New research has also found a connection between high UPF consumption and cognitive decline. A 2022 study that followed nearly 11,000 Brazilian adults over a decade found a correlation between eating ultra processed foods and worse cognitive function (the ability to learn, remember, reason and solve problems).

“While we have a natural decline in these abilities with age, we saw that this decline accelerated by 28 percent in people who consume more than 20 percent of their calories from UPFs,” said Natalia Gomes Goncalves, a professor at the University of São Paulo Medical School and the lead author of the study.

It’s possible that eating a healthy diet may offset the detrimental effects of eating ultra processed foods.

The Brazilian researchers found that following a healthy eating regimen, like the MIND diet — rich in whole grains, green leafy vegetables, legumes, nuts, berries, fish, chicken, and olive oil — greatly reduced the dementia risk associated with consuming ultra processed foods.

 Those who followed the MIND diet but still ate UPFs “had no association between UPF consumption and cognitive decline,” Goncalves said, adding that researchers still don’t know what a safe quantity of UPFs is.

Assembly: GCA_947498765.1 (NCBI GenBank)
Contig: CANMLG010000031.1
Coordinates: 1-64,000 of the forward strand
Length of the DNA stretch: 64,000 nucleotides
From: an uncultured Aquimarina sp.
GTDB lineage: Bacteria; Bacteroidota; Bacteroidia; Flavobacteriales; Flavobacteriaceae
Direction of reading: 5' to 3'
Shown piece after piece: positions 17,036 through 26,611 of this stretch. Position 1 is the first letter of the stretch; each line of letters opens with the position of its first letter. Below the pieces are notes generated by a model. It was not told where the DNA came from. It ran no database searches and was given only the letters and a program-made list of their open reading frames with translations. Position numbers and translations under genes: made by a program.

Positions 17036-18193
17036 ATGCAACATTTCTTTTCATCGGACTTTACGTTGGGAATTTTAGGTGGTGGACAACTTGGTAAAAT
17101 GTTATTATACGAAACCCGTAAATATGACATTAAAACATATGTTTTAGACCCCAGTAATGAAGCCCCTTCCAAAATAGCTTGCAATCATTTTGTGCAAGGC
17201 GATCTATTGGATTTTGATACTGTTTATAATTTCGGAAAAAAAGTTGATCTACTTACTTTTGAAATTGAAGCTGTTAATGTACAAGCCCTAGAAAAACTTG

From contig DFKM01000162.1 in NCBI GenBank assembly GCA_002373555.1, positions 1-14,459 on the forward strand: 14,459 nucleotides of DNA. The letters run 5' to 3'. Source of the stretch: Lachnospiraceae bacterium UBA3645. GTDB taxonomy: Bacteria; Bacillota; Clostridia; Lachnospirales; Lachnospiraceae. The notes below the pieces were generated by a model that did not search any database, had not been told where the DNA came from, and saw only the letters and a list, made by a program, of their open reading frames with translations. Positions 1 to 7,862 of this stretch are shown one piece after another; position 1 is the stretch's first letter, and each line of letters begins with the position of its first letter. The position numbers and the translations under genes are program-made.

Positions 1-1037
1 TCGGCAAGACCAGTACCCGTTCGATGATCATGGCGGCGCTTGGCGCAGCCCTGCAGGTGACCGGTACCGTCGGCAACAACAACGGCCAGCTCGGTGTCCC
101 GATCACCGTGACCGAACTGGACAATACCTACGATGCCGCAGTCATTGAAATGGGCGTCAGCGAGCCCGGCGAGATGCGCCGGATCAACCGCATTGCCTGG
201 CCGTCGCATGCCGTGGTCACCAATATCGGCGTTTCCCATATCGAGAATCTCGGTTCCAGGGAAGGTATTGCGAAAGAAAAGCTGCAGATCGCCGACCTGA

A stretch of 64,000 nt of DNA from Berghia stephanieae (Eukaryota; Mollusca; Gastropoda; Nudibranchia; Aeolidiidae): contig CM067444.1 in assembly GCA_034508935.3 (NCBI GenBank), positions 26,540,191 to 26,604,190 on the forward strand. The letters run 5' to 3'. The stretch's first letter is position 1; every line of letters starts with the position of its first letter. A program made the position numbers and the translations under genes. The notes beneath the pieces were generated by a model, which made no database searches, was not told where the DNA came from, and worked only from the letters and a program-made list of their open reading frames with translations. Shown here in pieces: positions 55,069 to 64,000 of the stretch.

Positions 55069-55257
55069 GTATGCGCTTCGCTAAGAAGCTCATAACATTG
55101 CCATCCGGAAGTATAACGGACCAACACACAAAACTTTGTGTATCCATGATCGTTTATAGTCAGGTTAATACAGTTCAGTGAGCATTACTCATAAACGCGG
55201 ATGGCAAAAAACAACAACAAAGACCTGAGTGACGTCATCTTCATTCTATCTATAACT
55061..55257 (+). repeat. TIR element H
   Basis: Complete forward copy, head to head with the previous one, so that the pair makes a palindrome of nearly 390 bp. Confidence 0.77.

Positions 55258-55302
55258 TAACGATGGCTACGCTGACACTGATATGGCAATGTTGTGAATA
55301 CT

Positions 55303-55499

It’s unclear why ultra processed foods might have this effect. “Many high-quality, randomized studies have shown the beneficial effect of a nutrient-dense diet on depression, but we still do not fully understand the role of food processing on mental health,” said Melissa Lane, a researcher at the Food & Mood Centre at Deakin University in Australia. However, there are some clues.

Much of the research has focused on how poor gut health might affect the brain. Diets that are high in ultra processed foods are typically low in fiber, which is mostly found in plant-based foods like whole grains, fruits, vegetables, nuts and seeds.

Fiber helps feed the good bacteria in the gut. Fiber is also necessary for the production of short-chain fatty acids, the substances produced when it breaks down in the digestive system, and which play an important role in brain function, said Wolfgang Marx, the president of the International Society for Nutritional Psychiatry Research and a senior research fellow at Deakin University. “We know that people with depression and other mental disorders have a less diverse composition of gut bacteria and fewer short-chain fatty acids.”

Chemical additives in UPFs might also have an impact on gut flora. “Emerging evidence — mostly from animal studies, but also some human data — suggests that isolated nutrients (like fructose), additives such as artificial sweeteners (like aspartame and saccharin) or emulsifiers (like carboxymethylcellulose and polysorbate-80) can negatively influence the gut microbiome,” Marx said.

Poor gut microbiota diversity — as well as a diet high in sugar — may contribute to chronic inflammation, which has been linked to a host of mental and physical issues, Lane said. “Interactions between increased inflammation and the brain are thought to drive the development of depression,” she said.